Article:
Isn't it a little precocious for an 18-year-old to be penning a chick-lit novel?
Probably not as much as a30-year-old, but I think I've experienced enough to capture the angst and drama of high school.
Is this inspired by Bridget Jones' Diary?
Not consciously. (emphasis mine)
one could also make an argument that two authors with such chiched and trite styles are bound to come up with similar sentences at some point
Ms. Viswanathan's own parents have been intent on giving her a book party when she gets home from college this summer. "They wanted to have a red carpet strewn with rose petals," she said, her voice rising. "And I've just woken up and I'm still in my pajamas and my mom will call, and she'll say like, 'Kaavya, would you prefer pink or white rose petals?'
And while the 'sphere buzzes with schadenfreude, speculation and wonder that this may well be Freywatch redux, what's lost in the shuffle is the silent middleman in the equation: 17th Street Productions, the book packager responsible for giving the YA world SWEET VALLEY HIGH, GOSSIP GIRL and other YA teen glam books.
Let's go through the timeline: back in 2004, Visnawathan was a high school senior making use of IvyWise -- a five-figure program to help her get into Ivy League schools such as...Harvard. The college counselor she worked with was Katherine Cohen, who also happened to be an author ('Rock Hard Apps: How to Write the Killer College Application") and represented by Suzanne Gluck at William Morris. Visnawathan showed Cohen some of her writing samples, including a 100-page draft of OPAL MEHTA, and ended up in the hands of Jennifer Rudolph Walsh (best known as James Patterson's agent.)
Then Walsh turned around and sent Visnawathan to 17th Street Productions, Why? Because as Walsh told the Boston Globe back in February, she didn't have a "commercially viable" work, having instead written something much darker. 17th Street worked with the young author to "flesh out the concept" of what would become OPAL MEHTA, which sold to Little, Brown on the basis of a few chapters and a detailed plot synopsis.
Viswanathan and her novel, which arrived in stores this month, have been the talk of the publishing world, partly because of the size of the contract for so young a writer -- she was 17 when she got it -- but also for the role a book packager played in developing the plot of a novel. Packagers are normally employed in specialized nonfiction books such as nature guides and picture books, and sometimes actually deliver finished books that bear a publisher's name more as a distributor.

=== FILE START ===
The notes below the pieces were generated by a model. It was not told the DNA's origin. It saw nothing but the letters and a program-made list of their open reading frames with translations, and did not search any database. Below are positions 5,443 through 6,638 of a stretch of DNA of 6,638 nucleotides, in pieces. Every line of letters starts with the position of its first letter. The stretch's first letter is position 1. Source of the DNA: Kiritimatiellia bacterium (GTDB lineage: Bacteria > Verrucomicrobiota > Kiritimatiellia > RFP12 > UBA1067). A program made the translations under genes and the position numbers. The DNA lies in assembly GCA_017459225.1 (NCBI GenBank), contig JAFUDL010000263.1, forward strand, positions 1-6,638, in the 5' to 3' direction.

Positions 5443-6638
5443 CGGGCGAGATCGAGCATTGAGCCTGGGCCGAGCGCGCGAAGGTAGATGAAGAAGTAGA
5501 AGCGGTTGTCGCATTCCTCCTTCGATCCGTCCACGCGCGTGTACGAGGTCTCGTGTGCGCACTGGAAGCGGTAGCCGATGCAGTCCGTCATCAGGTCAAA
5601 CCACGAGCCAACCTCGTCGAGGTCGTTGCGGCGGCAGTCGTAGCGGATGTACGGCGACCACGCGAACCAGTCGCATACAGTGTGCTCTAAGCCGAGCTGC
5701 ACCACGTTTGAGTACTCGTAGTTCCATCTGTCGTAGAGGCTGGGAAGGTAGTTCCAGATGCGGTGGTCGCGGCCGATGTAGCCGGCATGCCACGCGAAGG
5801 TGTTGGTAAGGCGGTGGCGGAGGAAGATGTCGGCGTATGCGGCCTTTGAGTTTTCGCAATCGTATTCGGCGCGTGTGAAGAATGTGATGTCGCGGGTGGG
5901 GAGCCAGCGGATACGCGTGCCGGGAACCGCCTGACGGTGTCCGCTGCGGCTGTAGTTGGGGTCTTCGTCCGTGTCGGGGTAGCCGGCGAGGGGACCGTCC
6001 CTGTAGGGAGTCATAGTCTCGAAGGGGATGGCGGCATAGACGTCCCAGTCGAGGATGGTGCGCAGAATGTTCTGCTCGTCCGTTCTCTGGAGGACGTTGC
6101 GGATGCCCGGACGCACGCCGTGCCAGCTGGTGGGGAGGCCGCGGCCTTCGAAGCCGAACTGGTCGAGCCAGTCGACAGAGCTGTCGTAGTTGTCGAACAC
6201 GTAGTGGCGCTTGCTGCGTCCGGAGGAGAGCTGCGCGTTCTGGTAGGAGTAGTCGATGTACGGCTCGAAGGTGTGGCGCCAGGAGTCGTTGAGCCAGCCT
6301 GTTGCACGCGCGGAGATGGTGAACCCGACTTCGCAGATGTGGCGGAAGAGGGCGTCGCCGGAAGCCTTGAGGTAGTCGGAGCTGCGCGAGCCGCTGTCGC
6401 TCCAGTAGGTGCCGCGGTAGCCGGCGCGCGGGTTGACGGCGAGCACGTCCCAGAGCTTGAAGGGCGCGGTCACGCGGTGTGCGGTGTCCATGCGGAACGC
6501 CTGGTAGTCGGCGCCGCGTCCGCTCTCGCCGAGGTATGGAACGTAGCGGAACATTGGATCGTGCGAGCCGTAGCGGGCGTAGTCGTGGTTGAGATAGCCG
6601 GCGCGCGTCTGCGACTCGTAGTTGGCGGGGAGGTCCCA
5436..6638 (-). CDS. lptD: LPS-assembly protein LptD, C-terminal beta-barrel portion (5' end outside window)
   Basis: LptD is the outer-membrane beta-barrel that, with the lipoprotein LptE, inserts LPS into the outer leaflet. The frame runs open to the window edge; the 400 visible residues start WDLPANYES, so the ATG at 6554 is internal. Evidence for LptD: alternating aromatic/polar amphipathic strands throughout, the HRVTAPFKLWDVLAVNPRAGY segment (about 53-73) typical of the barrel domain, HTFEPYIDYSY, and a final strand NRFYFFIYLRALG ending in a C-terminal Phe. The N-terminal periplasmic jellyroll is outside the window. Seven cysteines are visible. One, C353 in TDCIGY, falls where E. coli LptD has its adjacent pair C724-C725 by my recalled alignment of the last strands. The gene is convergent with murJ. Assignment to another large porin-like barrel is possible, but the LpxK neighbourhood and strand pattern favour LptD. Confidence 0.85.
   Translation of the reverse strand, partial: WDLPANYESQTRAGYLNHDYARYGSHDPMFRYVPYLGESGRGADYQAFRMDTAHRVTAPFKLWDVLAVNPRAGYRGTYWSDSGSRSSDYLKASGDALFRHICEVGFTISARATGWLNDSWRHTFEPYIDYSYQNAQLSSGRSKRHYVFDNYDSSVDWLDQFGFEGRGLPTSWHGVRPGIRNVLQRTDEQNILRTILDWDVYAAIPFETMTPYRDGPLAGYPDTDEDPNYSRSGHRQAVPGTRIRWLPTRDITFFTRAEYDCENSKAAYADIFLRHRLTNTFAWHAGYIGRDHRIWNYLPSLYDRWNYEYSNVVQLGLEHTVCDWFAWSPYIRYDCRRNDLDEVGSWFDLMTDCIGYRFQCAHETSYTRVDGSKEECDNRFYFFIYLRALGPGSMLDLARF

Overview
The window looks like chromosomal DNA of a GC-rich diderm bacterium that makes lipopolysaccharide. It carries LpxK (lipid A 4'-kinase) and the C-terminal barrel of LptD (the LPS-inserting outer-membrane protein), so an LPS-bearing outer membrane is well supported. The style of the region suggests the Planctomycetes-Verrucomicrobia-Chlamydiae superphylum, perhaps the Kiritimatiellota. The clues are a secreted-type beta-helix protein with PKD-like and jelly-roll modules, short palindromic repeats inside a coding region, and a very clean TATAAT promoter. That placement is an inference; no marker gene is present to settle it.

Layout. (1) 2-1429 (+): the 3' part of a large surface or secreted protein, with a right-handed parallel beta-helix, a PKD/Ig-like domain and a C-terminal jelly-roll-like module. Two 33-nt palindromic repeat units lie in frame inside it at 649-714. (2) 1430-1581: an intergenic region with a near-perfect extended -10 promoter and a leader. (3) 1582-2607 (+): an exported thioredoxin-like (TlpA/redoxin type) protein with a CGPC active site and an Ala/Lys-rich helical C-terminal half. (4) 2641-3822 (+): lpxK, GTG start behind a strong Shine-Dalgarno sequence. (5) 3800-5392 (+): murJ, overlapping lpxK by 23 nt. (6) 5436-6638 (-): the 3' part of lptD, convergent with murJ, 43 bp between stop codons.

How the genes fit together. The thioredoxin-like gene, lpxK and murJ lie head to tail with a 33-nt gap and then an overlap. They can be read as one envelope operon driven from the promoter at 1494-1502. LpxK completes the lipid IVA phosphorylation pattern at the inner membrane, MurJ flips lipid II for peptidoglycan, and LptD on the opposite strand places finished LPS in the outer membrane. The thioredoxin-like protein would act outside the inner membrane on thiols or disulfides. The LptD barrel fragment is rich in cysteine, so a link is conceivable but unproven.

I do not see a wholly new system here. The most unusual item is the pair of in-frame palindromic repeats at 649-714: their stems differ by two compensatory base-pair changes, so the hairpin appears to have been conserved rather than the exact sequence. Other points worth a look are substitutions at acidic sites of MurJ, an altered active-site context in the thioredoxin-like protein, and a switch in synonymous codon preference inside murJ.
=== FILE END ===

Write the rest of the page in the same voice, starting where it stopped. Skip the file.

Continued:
In this case, Viswanathan's agent referred her to Alloy Entertainment because her original idea for a novel was considered too dark. The semicomic plot involves parents trying to develop a girl's social life so she'll get into Harvard. While Viswanathan said the plot was her idea, she acknowledged in a February interview with the Globe that Alloy had played a major role in fleshing out the concept.
Leslie Morgenstein, president of Alloy, which holds the copyright along with her, said by e-mail yesterday that his firm did not help Viswanathan with any of the actual writing. 'We helped Kaavya conceptualize and plot the book," he said. 'We are looking into the serious allegations before commenting further."
A few literary agents contacted yesterday by the Globe raised eyebrows at the packager's active role in conceptualizing the novel. 'We would never recommend to an author that they share copyright for something as minor as refining a concept," said Boston-area literary agent Doe Coover.
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